by Christian Duque
If you’re a bodybuilding fan, chances are you’ve heard about Kai Greene and the many great victories he enjoyed. Fans from all over the world have his posters and reminisce about the glory days, when The Predator dominated the sport. Whatever contest he entered, the NYC-based giant would dominate. On his many world tours, he commanded large crowds. In India, throngs of fans took to the streets. In China, word of his arrival spread faster than wildfire, as if each fan played the role of a modern day Paul Revere, making sure everyone knew that Kai had arrived. Many fans cried tears, others yelled, others were simply grateful, grateful that they could see such a man in their lifetimes.
And that’s just it, Kai Greene is larger than life, the myth about him has become even bigger than the person. We haven’t seen Kai Greene compete at an Olympia since 2014. In 2015 he nearly competed, but was under the impression he’d been banned, and released a video sobbing in the dark. In the years of his absence, a lot has changed, most notably the crowning of a new champion, in Shawn “Flexatron” Rhoden. The pecking order has also changed, with new faces like William Bonac, Roelly Winklaar, and Brandon Curry breaking into the Top 5. Others, like Big Ramy & Dexter Jackson find themselves in new, unfamiliar placings. The big question now, isn’t so much if Phil Heath will regain his title, but more realistically, will there be a surprise threat, a name from the past, returning to upset the apple cart.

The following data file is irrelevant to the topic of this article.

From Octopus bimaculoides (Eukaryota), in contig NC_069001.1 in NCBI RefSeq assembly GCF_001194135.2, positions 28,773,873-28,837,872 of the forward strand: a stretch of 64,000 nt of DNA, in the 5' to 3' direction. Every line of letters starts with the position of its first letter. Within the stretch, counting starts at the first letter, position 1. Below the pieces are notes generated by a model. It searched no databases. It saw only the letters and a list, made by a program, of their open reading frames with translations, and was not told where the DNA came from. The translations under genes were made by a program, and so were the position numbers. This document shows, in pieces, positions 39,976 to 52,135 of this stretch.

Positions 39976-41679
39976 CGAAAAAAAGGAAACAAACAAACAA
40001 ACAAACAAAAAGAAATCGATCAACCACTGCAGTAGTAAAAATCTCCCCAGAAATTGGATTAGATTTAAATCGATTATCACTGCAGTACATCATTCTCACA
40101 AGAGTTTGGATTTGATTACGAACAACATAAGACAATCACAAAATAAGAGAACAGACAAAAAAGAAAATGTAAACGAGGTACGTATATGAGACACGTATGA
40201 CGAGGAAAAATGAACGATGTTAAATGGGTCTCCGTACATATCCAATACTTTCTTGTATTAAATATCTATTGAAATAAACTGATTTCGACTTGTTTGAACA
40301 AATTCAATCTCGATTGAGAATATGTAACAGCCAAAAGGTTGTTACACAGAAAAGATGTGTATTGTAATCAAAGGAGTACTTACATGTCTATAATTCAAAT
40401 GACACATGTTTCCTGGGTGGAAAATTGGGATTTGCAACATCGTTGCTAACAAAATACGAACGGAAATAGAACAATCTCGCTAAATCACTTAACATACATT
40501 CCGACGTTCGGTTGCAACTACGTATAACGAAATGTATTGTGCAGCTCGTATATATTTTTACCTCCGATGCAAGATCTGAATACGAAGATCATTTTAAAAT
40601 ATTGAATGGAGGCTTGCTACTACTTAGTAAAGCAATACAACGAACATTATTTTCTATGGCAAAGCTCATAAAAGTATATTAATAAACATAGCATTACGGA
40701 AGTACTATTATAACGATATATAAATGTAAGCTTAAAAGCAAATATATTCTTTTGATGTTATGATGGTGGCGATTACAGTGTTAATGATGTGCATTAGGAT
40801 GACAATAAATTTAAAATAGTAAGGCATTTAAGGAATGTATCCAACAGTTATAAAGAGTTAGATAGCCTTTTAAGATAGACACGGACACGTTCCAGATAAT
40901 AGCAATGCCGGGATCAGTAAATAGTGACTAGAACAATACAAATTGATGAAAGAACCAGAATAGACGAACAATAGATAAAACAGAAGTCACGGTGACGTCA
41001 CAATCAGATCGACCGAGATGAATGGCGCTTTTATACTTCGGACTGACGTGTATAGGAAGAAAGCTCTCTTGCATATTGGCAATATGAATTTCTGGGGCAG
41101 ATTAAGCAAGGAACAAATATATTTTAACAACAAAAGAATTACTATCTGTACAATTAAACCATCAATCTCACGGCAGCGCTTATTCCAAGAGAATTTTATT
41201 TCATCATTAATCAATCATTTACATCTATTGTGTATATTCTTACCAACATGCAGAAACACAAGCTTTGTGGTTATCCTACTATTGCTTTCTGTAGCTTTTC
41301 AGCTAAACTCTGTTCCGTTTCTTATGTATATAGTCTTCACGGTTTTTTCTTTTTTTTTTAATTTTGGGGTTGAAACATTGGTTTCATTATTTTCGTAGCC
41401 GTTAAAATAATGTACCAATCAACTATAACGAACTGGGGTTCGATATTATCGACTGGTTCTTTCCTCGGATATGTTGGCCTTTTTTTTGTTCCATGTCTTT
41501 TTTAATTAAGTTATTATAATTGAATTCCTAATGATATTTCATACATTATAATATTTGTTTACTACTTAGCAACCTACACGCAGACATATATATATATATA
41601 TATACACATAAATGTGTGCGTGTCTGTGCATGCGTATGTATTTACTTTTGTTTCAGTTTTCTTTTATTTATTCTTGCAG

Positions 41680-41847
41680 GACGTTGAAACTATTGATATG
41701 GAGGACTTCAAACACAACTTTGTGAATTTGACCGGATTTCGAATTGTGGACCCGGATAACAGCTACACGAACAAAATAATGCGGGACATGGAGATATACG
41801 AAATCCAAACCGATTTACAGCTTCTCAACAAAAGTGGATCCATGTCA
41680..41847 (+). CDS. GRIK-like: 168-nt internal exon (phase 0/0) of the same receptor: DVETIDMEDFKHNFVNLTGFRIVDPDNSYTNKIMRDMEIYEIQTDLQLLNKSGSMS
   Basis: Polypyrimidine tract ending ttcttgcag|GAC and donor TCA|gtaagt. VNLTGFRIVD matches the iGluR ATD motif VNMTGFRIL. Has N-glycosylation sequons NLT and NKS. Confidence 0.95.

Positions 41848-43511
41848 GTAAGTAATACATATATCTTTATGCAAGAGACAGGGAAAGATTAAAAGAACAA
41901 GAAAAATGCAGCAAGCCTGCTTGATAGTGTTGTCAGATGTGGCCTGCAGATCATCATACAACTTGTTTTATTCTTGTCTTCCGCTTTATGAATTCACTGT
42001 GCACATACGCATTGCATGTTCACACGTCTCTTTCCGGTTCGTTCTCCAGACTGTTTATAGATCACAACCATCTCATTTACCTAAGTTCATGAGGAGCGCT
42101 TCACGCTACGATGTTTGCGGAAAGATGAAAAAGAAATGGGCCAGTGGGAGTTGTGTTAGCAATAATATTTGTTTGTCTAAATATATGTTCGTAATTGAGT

Kai Greene is definitely a fan favorite, but he’s someone who essentially gave up – he quit. For whatever reason, perceived or actual, he had to make a decision and the stage was not it. Unlike Cutler and Rhoden, who would eventually see their efforts pay off, Greene opted to do movies, mainstream radio shows, and embark on promotional tours behind his new company. In many ways, Greene’s path was similar to that of Lou Ferrigno in the 1970’s. There’s no question Ferrigno would have eventually won the Sandow, even per Arnold’s own admission, but it took him nearly two decades before returning to the stage.
There’s nothing wrong with choosing different career paths, but bodybuilding is not a sport that’s easy to get back into. Many have raised the point that Greene has kept the size, but size alone isn’t enough. These folks are basing everything on the Kai Greene they saw back in 2014, over four years ago, and coupling that nostalgia with the fact Greene hasn’t lost muscle. That’s quite a gamble.
Another factor working against a potential return for Kai, is the fact he’s proven to be very difficult to work with. Despite being granted special permission to compete after the contract deadline in 2015, Greene failed to compete. This is particularly concerning for an event as important as the Olympia. Contract deadlines are there for a reason. The Olympia is the biggest contest in the world and there’s a vast promotional aspect to the competition. If promoters don’t know who’s competing, then how can they create campaigns? Who’s going to wait till the 11th hour to know if a major star will appear or not? The track record in question isn’t a promising one. If I were a promoter, I’d want some definite assurances that Kai would compete, but even with those in place, the prospect of him being a no-show, are quite high.